Daily Telegraph Cryptic No 29369
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BD Rating – Difficulty ** – Enjoyment ***
A jolly nice Thursday puzzle. Slightly lacking in difficulty.
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1a Old girl, one getting on, missing out (8)
OMISSION: Let us begin by following the instructions set out by our setter. 1 The abbreviation for old. 2 A girl (unmarried). 3 The letter that looks like the number one. 4 The word ON from the clue. Will this set the tone for the rest of the puzzle. I hope not. Far too simple
9a Sequence of individual’s autobiography? (3,2,3)
ONE BY ONE: A delightful clue. The sequence describes single file. The whole clue wittily describes an autobiography
10a Holiday location — mostly ‘dance island’? (4)
BALI: Three quarters of a formal dance together with the abbreviation for island will lead you to a holiday destination which is also an island. One of 17,508 in Indonesia
11a Maidens out in winds where snow and ice may be evident? (12)
MOUNTAINSIDE: Anagram time. No pencils necessary here. Anagram (winds) of MAIDENS OUT IN
13a Shop with endless lines in bowls? (8)
DELIVERS: Begin with a shop. The sort where Saint Sharon might buy my olives. Add a word meaning some lines (of poetry) but without its last letter.
15a My covering had to be head cloth (6)
CHADOR: The word had which our setter has kindly gifted to us sits comfortably inside an expression like my or gosh or golly bongs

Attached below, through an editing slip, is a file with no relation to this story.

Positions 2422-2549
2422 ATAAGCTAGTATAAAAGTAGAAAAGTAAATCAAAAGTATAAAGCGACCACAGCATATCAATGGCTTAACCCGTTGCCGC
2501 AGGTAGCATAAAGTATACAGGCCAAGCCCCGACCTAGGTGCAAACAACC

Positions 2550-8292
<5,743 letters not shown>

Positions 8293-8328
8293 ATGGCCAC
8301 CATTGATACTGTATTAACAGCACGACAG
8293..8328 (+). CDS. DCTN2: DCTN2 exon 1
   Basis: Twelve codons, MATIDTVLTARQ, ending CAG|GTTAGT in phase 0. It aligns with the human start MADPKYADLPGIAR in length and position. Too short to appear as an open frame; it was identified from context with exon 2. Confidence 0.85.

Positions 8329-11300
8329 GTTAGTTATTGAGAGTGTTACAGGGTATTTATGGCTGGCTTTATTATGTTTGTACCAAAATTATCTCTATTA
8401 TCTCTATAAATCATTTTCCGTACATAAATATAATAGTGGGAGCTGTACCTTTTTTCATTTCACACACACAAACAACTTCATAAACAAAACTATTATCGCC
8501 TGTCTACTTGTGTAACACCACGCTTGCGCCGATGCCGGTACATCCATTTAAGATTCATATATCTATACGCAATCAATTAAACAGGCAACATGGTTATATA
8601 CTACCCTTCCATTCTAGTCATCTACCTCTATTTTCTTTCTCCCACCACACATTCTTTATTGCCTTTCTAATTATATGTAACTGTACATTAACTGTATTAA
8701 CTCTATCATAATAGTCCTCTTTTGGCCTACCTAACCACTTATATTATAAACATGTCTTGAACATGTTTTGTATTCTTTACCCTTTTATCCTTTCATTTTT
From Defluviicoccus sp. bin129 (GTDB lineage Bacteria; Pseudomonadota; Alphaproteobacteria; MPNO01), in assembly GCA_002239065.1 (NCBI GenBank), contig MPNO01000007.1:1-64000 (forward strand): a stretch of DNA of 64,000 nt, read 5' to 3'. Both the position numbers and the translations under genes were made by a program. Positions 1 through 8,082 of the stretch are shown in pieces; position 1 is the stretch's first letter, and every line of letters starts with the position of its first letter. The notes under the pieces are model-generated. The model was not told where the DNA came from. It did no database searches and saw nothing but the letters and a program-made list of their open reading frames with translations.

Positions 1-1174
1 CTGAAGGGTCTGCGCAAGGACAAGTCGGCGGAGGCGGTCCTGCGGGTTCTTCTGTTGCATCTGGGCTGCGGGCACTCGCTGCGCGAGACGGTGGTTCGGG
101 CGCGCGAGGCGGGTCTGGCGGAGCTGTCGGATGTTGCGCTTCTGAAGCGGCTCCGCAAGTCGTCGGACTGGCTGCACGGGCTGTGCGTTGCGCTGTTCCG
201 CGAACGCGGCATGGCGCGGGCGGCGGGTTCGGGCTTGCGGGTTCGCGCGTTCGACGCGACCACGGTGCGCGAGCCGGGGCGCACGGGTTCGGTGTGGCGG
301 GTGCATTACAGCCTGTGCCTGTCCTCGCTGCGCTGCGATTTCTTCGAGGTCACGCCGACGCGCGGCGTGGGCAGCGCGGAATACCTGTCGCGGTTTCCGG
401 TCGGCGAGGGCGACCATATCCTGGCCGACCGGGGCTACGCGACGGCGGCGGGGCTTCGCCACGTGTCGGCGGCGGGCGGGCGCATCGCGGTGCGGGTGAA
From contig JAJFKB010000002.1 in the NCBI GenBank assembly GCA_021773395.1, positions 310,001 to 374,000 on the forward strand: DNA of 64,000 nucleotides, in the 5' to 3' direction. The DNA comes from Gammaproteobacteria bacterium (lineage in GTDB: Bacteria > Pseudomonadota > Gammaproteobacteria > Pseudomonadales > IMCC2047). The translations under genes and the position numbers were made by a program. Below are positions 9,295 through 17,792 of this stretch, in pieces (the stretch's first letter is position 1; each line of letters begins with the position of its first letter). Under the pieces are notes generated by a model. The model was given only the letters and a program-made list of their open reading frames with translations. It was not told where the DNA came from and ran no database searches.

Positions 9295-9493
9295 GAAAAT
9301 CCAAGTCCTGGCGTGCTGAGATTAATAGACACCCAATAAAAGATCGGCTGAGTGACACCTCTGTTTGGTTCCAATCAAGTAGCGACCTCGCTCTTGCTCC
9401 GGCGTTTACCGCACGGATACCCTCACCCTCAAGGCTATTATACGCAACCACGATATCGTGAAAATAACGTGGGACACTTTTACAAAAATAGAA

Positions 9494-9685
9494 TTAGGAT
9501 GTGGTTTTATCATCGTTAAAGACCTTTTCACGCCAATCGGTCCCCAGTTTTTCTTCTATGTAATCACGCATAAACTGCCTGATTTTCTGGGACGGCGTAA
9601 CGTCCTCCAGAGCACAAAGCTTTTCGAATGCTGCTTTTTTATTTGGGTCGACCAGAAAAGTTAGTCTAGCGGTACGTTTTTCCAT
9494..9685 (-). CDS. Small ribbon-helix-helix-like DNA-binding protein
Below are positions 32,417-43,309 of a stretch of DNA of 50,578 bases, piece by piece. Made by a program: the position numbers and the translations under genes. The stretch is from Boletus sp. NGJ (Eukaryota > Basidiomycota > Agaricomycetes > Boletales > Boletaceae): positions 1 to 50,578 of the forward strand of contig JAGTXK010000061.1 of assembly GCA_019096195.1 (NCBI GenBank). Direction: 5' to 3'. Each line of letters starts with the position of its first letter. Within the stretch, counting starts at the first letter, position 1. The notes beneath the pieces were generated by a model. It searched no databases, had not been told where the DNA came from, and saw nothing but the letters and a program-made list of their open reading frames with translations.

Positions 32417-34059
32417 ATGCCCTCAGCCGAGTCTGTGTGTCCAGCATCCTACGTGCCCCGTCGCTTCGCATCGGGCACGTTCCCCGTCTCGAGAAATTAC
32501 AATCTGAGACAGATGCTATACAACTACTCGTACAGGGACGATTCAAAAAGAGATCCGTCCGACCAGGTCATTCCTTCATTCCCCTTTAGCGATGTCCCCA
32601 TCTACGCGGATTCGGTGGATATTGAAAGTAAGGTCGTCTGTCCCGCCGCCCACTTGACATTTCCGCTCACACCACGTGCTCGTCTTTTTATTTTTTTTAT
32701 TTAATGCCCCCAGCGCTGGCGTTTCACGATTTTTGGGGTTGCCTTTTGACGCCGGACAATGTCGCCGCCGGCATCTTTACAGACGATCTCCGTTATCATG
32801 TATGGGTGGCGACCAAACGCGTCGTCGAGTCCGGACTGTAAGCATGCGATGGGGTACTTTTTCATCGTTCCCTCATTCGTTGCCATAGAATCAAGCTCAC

16a Male animal with leg cut (4)
STAG: With the letter E added this male animal become a leg or intermediate part of a longer event or process
17a Where stone was taken from food item (5)
SCONE: The stone mentioned in the clue is also known as The Coronation Stone. It is named after the abbey where it used to be kept. Both the name of the abbey and the name of the stone are also the name of a small unsweetened or lightly sweetened cake made from flour, fat, and milk and sometimes having added fruit. The subject of an article in today’s paper. Online page 53. Dead tree page 11
18a Language of ranter sermonising (4)
ERSE: The answer lies hidden within the words of the clue indicated by the word of
20a Line on map leader ignored travelling from place to place (2,4)
ON TOUR: Remove the first letter of the word used to show heights above sea level on an Ordnance Survey map. O.S. Maps also feature in today’s paper. Online page 11. Dead tree page 2
21a Leader of men is boss in funny business? (8)
MISCHIEF: Begin with the first letter (leader of) of the word Men. Add the word IS from the clue. Add the head person, ruler or leader of an organisation
23a Requests for ointments? (12)
APPLICATIONS: A delicious double definition. If in doubt wait for checkers
26a Facial expression of Greek character, last character in line-up? (4)
PHIZ: The 21st letter of the Greek alphabet is followed by the last letter of ours
27a Home (No. 6) by river — they’ve been asked along (8)
INVITEES: A three-part charade. 1 a word meaning (at) home. 2 The Roman numerals denoting the number six. 3 A river. No juggling necessary. Very straightforward once you stumble across the river